Given Fischer’s departure from his jew-communist background to become a rabid anti-Semite and communist hater, however, the emphasis on his political innocence in doubt. It is clear that we shall see him as the title pawn in superpower showdown for global dominance. A genius whose mental health is the price for a propaganda victory.
Really, it was not, in reality, even if the movie fails Fischer insist that världsmästarmatchen 1972 in Reykjavik against Boris Spassky (Liev Shreiber) only a match between two people. But it was not.
Already then it was he was in close contact with the apocalyptic sect The Worldwide Church of God, which just preaching conspiracy theories about Jewish Bolshevism and we see him, listen to tape recordings of their broadcasts. Still produces “Pawn Sacrifice” him as a sort of idiot savant.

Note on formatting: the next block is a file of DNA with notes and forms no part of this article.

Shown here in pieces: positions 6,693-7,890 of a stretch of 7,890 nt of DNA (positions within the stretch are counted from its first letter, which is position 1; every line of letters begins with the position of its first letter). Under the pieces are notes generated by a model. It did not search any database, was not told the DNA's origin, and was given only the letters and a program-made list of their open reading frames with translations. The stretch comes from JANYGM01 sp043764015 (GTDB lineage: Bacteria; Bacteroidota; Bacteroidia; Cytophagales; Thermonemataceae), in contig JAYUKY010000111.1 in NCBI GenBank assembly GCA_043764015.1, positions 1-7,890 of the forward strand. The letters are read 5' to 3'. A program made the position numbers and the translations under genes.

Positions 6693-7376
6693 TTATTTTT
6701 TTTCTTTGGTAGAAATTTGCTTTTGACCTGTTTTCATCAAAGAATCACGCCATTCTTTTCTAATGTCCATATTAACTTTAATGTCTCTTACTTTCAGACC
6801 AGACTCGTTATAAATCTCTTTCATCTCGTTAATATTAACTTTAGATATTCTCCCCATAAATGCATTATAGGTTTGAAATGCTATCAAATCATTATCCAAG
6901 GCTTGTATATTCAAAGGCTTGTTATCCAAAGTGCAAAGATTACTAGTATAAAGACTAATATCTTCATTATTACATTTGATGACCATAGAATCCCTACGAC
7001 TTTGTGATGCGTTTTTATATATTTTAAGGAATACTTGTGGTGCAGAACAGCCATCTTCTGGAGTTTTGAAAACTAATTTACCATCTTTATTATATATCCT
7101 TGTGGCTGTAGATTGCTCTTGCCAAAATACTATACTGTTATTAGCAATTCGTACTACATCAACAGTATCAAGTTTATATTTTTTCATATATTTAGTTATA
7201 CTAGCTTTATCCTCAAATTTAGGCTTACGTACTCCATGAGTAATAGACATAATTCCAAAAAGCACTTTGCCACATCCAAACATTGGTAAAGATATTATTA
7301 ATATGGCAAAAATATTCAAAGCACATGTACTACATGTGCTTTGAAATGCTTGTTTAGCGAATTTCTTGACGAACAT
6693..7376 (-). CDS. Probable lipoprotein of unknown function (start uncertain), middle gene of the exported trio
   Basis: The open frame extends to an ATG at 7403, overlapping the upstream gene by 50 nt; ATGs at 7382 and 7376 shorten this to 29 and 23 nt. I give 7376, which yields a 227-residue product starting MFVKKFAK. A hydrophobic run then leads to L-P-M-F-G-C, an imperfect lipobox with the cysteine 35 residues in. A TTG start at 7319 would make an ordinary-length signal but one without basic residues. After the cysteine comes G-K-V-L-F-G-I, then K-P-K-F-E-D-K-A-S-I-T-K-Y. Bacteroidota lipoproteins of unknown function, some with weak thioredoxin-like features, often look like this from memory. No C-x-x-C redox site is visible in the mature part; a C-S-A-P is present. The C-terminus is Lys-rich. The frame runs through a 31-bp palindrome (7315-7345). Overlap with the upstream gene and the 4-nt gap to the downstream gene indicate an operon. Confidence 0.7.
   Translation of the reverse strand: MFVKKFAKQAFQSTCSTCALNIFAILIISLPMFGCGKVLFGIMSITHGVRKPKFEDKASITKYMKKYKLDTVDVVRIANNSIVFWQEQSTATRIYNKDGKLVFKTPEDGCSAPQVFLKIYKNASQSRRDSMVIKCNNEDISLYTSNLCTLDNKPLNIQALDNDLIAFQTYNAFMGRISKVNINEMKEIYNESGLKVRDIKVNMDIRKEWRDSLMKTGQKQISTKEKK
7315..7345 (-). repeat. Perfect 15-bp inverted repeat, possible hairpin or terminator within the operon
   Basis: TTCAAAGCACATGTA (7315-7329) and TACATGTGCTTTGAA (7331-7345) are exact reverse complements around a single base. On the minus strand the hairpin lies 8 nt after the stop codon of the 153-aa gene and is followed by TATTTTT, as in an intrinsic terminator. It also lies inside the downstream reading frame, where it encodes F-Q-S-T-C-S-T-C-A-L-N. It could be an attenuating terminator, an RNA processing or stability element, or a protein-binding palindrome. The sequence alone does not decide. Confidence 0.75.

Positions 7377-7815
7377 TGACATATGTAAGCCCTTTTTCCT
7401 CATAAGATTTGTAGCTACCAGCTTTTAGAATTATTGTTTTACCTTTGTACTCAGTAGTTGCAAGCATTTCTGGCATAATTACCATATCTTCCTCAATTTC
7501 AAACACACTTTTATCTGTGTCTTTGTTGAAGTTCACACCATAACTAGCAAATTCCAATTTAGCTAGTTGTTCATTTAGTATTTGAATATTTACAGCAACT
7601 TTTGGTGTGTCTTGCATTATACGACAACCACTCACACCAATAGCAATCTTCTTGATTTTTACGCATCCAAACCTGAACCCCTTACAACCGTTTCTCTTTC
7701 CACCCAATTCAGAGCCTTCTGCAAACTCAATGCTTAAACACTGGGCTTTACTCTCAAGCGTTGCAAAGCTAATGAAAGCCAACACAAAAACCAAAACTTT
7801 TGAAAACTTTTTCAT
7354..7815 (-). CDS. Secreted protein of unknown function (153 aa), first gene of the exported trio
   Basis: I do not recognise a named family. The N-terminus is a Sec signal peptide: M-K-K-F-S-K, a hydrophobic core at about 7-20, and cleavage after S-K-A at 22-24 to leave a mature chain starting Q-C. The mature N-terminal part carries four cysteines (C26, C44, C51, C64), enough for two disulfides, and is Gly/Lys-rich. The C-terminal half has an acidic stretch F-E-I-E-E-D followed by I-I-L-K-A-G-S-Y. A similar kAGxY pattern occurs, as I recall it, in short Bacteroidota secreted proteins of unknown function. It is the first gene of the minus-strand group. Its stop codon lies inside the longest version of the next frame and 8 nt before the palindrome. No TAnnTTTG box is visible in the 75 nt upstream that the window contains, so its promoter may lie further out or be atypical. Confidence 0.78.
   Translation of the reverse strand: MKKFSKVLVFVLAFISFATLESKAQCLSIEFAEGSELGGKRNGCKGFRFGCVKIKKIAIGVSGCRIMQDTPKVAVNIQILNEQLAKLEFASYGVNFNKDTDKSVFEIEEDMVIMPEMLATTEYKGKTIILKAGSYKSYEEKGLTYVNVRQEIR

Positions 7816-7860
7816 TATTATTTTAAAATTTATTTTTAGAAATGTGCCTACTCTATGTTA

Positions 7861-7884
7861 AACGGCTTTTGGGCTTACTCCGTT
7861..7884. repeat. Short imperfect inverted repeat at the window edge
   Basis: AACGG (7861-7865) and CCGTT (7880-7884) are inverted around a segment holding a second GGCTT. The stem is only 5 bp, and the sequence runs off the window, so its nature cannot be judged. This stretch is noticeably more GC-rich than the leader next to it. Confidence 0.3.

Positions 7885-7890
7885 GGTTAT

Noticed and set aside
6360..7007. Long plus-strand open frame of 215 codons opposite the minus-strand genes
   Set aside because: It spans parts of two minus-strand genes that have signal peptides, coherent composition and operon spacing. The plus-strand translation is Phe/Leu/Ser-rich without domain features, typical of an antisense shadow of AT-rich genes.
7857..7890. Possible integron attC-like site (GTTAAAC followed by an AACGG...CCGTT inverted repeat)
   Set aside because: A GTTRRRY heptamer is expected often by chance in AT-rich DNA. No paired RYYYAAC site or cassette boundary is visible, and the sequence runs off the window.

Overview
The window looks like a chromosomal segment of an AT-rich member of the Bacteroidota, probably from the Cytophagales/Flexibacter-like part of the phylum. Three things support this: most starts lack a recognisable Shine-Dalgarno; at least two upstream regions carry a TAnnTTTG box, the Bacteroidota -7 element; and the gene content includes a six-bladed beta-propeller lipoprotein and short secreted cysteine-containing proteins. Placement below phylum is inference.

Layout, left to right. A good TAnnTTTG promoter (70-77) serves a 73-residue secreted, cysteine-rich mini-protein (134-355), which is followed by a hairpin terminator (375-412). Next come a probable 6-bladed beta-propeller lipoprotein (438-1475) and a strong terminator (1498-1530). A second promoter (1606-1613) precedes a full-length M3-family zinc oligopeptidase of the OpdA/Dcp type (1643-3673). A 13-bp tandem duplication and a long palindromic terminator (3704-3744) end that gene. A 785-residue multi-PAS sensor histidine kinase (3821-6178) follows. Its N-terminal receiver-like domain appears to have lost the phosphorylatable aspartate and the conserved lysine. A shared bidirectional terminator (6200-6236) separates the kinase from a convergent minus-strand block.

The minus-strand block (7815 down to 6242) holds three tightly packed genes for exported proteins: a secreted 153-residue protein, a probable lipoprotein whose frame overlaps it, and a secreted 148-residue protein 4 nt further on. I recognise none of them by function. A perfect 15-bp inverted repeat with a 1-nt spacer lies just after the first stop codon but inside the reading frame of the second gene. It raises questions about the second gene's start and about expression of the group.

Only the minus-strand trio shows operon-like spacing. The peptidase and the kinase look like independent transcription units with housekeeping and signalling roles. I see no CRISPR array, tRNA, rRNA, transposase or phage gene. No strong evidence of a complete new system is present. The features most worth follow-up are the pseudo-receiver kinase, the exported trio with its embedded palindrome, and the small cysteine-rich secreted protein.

Instead, his manager Paul Marshall (Michael Stuhlbarg) in the role of propagandatuggare: “First we lost China. Now we lose Vietnam. We need to win this. “Through his contacts in Washington’s corridors of power glimpsed the image of Marshall as a tool of the White House and the CIA. True or not, it was profit in Reykjavik some redress for America’s tarnished reputation in the world. At least momentarily.
The director Edward Zwick (“Blood Diamond”) allows not only the scenery and costumes follow the passage of time but also the film’s style grip, and he mixes cleverly documentary elements with new material. The music of James Newton Howard fits however badly pictures, and track selection as Creedence Clearwater Revivals “Travellin ‘Band” is directly interfering.